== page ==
Example I Parts Inert carrier 100 Sodium benzoate 5 Sodium nitrite 1 Ethyl benzoate 3 Benzotriazole 2 Example II Parts Inert carrier 100 Lithium benzoate 4 Potassium nitrite 1.5 Butyl benzoate 3 Azimino-toluene 2.5 Example III Parts Polyethylene glycol (6000) 100 Diluent 100 Sodium benzoate 10 Sodium nitrite 2 Amyl benzoate 6 Benzotriazole 4 Example IV Parts Polyethylene glycol (6000) 40 Ethylene glycol 60 Potassium naphthoate 5 Potassium nitrite 1 Sodium nitrite 0.5 Amyl benzoate 4 Azimino-toluene 4 Example V Parts Polyethylene glycol (4000) 6O Propylene glycol 40 Cesium benzoate 6 Sodium nitrite 2 Ethyl benzoate 4 8-methyl-benzotriazole 4 Example VI Parts Carbowax 8000 45 Ethylene glycol 45 Propylene glycol 10 Potassium naphthoate 2 Potassium nitrite 1 Potassium benzoate 1 t-Butyl benzoate 2.5 Benzotriazole 2.5
Example VII Mineral lubricating oil 100 Triton X-100 10 Sodium benzoate 6 Lithium nitrite 2 Ethyl benzoate 4 Amyl naphthoate 1 Benzotriazole 4 Example VIII Parafiin wax i100 Ethylene glycol 40 Sodium dodecyl benzene sulfonate 10 Cesium naphthoate 5 Lithium nitrite 3 Propyl benzoate 2 Amyl benzoate 1.5 Benzotriazole 4 The corrosion inhibitors used to makethe compositions of this invention are readily compounded by adding the same sequentially, or as a mixture, to the vehicle and applying moderate heat, in theorder of up to 170 degrees F. Generally mere agitation is sufficient to effect solution of the inhibitor combinations. Uniform distribution of the inhibitors in the vehicle, such as mineral oil or water soluble wax is attained by dissolving the inhibitors in the glycol and then adding the solution to the balance of the vehicle. When water, oil, or waxes are used as the vehicle it is expendient, though not always necessary, to use about 1 to .15 parts (per 100 parts of vehicle) of a soap, detergent, surfactant or the like, as described below. Since most of the ingredients are either water-soluble or water dispersible, their dissolution in the water-soluble waxes is not difficult.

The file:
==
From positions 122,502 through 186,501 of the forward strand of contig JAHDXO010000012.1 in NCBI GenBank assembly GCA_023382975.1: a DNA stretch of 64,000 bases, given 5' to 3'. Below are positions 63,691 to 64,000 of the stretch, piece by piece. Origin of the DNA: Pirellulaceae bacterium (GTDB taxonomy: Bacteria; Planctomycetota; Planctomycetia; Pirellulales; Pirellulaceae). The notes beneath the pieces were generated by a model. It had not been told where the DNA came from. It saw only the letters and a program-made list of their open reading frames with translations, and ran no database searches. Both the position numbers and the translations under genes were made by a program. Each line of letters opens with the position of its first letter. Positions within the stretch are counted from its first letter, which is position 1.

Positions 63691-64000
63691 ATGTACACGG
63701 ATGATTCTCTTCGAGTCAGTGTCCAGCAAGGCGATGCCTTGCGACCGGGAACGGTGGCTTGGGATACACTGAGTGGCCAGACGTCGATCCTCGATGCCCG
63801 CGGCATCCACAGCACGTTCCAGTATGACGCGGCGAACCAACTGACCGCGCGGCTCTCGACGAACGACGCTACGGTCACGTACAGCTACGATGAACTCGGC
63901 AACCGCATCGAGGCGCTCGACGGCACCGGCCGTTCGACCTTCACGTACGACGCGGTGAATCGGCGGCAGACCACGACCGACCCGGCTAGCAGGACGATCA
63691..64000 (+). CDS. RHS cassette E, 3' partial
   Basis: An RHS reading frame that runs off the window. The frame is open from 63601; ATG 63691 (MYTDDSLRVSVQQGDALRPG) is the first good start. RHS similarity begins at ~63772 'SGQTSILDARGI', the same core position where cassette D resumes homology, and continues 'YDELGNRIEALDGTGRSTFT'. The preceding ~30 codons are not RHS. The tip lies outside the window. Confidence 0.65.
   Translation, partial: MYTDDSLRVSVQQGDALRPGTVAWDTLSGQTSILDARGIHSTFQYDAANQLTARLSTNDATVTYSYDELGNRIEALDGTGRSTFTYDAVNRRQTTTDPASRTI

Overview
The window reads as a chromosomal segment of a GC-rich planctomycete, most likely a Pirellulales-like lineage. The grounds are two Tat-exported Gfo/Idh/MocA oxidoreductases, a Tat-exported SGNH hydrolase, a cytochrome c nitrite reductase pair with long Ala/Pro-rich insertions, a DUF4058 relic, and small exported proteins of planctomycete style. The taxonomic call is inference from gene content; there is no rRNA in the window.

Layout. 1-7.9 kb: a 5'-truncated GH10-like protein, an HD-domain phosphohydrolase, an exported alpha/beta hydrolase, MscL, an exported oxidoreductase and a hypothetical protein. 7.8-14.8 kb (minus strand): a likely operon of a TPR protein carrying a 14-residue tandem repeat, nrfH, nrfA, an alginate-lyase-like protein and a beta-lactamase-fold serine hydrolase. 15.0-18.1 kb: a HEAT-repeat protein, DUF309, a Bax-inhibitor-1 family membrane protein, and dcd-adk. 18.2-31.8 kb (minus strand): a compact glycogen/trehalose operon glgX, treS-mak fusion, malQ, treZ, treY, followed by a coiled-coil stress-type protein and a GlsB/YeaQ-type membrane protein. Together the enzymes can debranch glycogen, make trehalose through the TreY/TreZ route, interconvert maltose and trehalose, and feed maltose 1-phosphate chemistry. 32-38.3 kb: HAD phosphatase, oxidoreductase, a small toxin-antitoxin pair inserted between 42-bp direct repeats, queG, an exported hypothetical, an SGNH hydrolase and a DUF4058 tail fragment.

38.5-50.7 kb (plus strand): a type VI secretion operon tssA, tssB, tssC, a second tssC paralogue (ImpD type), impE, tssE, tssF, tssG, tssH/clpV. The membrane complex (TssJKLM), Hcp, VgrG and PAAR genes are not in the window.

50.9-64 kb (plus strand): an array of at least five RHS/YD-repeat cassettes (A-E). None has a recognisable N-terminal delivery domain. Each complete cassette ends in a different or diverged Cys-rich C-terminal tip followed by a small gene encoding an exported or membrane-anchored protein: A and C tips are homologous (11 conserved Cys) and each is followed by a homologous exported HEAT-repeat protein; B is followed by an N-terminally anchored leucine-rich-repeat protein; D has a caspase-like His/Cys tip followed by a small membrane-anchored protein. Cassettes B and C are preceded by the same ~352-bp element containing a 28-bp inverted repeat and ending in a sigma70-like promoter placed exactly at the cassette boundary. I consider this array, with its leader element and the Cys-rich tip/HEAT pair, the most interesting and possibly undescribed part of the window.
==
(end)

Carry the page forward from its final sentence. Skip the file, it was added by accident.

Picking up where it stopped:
The compositions of this invention may be used in a number of ways, as contact corrosion inhibitors, as vapor phase inhibitors, or as a combination of these functions. The corrosion of the metal surfaces of an article within an enclosing means, such as wrapping material, paper, cardboard, textiles, plastic films, metal containers etc. can be mitigated by maintaining therein the compositions of this invention, whereby a non-corrosive atmosphere is thereby produced. The invention is particularly applicable to atmosphere containing water and air. The mixture of ingredients and vehicle need only be allowed to diffuse throughout the atmosphere in the enclosure and contact the metal surfaces. The compositions of this invention may be mixed with an inert absorbent such as paper shreds or saw dust and used as a packing material for metal parts, or applied thereto as a grease, or as part of a grease. A preferred method is to treat a wrapping material with the composition of this invention by use of standard coating or impregnating equipment and apply the treated paper, coated side inward, as a package or container for the metal to be protected. Suitable detergents include Triton X-100, a proprietary product comprising the condensate of 9' to 10 ethylene oxide groups with octyl phenol, sodium dodecyl benzene sulfonate, and the like.
Having thus described thus described our invention, we claim:
1. A composition of matter consisting essentially of (a) about 1 to 12 parts of salts of the formula R(COOM) wherein R is a member of the group consisting of C to C aryl, C to C alkyl-substituted C to C aryl, C to C alkenyl-substituted C to C aryl and C to C cycloalkyl-substituted C to C aryl, M is an alkali metal and n is an integer of 1 to 2,
(b) about 1 to 2 parts of salts of the formula M-NO wherein M is an alkali metal,